The French take delight in pointing out that they are World Champions in producing political opinion polls (only to shake their heads in disbelief and despair about their own addiction). While the claim to this honorary title may not be corroborated by empirical data, it confirms the impression of saturation that a politically interested individual living in this country is inevitably bound to have at one point. There are not many democracies where you have, in addition to mainstream radio and TV, four full-fledged nation-wide 24/7 news channels, all available on free TV in all households, and all guilty of the deadly sin of poll gluttony.
These days, the avid consumption of all kinds of percentages and rates, figures and trends churned out by large variety of professional survey providers who virtually sit on each other within the small world of the Parisian media-microcosm, has something even more paradoxical than before. For having failed to predict several political results in the past, the polls are viewed with increasing distrust by the public, while in fact they have become more reliable than ever. As Gaël Sliman, long-standing pollster and founder-president of the dynamic newcomer Odoxa, pointed out to me recently, the whole industry has made tremendous progress not only in terms of methodology, but also with regard to sampling: ‘The samples have become much more representative of the population ; not only is there a lot less lying or holding back on the side of respondents, but in addition online paneling reaches the previously hidden groups’. So how does he explain the bad reputation of the surveys and the pollsters behind them? For him, it’s all a question of expectations:
‘The French are extraordinarily interested in politics, more than other European populations. And they have extremely high expectations towards all things political. Which necessarily produces excessive disappointment at one point. In an ever more fragmented and unstable political landscape, they want to consult the polls as forecasts. But polls have never predicted the future! And they do so even less today, since the volatility of people’s opinion has increased dramatically’.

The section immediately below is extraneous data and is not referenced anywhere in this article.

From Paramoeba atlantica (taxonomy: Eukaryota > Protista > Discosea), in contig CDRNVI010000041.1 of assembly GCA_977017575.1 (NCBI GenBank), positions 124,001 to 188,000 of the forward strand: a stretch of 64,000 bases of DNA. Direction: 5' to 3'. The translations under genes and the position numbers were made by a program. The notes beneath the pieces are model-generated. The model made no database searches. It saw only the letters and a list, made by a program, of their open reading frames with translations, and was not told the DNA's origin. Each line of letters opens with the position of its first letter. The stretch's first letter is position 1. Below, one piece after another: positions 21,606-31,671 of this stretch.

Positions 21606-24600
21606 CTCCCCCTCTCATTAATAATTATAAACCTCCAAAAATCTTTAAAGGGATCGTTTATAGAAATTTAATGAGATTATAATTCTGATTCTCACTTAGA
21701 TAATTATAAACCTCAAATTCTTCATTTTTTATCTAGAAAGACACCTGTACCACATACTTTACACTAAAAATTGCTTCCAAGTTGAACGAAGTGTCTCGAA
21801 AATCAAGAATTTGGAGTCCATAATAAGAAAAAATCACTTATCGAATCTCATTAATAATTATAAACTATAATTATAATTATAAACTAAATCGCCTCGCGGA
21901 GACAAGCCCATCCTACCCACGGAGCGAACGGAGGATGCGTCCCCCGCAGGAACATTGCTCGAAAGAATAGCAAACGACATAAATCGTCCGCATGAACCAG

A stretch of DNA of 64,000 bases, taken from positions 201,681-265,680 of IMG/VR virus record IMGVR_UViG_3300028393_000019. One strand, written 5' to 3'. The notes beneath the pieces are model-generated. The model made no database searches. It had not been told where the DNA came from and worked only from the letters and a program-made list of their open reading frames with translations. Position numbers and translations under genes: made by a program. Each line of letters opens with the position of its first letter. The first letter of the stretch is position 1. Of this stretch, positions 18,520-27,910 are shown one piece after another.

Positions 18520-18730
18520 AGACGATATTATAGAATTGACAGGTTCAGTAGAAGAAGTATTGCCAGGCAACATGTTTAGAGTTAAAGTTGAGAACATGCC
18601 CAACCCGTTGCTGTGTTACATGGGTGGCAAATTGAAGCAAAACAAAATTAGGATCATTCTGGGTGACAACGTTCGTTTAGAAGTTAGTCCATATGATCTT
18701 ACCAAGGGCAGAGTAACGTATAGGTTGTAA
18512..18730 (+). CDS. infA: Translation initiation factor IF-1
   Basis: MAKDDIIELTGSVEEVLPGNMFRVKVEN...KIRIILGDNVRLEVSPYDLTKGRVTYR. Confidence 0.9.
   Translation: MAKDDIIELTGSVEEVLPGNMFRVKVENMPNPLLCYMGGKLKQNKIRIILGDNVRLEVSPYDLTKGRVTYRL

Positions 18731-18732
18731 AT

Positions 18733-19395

He is probably right. Take the presidential election, always held in April/May. The period of crystallization of the vote used to be around early February, when the campaign dynamics started to be clearly visible. This was the case for Hollande in 2012, Sarkozy in 2007, and even Chirac in 2002. Some may argue that in 2002 no one had seen Le Pen coming, but that’s only partly true: one of the pollsters had informed Jospin’s campaign staff about the danger of a perceptible movement, only to be willingly ignored…)
This being said, the reliability/distrust paradox is only one of the French polling paradoxes. Another one is that precisely at the moment where all candidates exhort the public not to trust the polls – which will never be able to capture the mood and the swelling dynamics ‘on-the-ground’, like Fillon repeated over and over again during the primaries campaign, before getting completely out of touch himself with the ‘on-the-ground mood’ once convicted of flagrant nepotism – the survey results are likely to have more influence on the elections than ever.
This paradox is due to both the electoral system and the emergence of the extreme right. Traditionally, as the saying went, the French voted, in accordance with their political ideas, in favour of a candidate at the first round of the presidential election, before voting against the bigger evil in the second round. Today, if three quarters of the population wish to avoid ‘La Présidente’ Marine Le Pen, citizens cannot help but think ‘strategically’ and give their vote to the candidate best placed to be sure to beat her.
Gaël Sliman has doubts about this theory. He believes that polls are ‘just one parameter in the decision-making among many’, though they may have a ‘stronger impact on those who hesitate between two candidates and cannot make up their mind’. One way or another, even those who use the polls to orient their own choice are likely to end up disappointed by the ‘false predictions’ they interpreted into the figures despite better knowledge.
But disappointment on every level is in the genes of the Fifth Republic. The hopelessly binary, antagonistic election campaign induces candidates to engage in promises both they and their electorate know they will be unable to keep. But given the aura of excessive power and prestige of the President, both the candidates and the electorate push each other invariably towards gross exaggeration in both promises and expectations. Once the inebriation with grand schemes is over and hangover sets in, both are set for five years of coexistence between a naked king and, as Gaël Sliman puts it very nicely, ‘a people of frustrated regicides’ (a formula I would have loved to invent myself…).
And as soon as the frustration sets in – at the latest in the autumn of election year – the only thing that brings comfort is the steadily decreasing popularity rates in these damned, beloved polls!
This is post # 13 on the French 2017 election marathon.
All previous posts can be found here.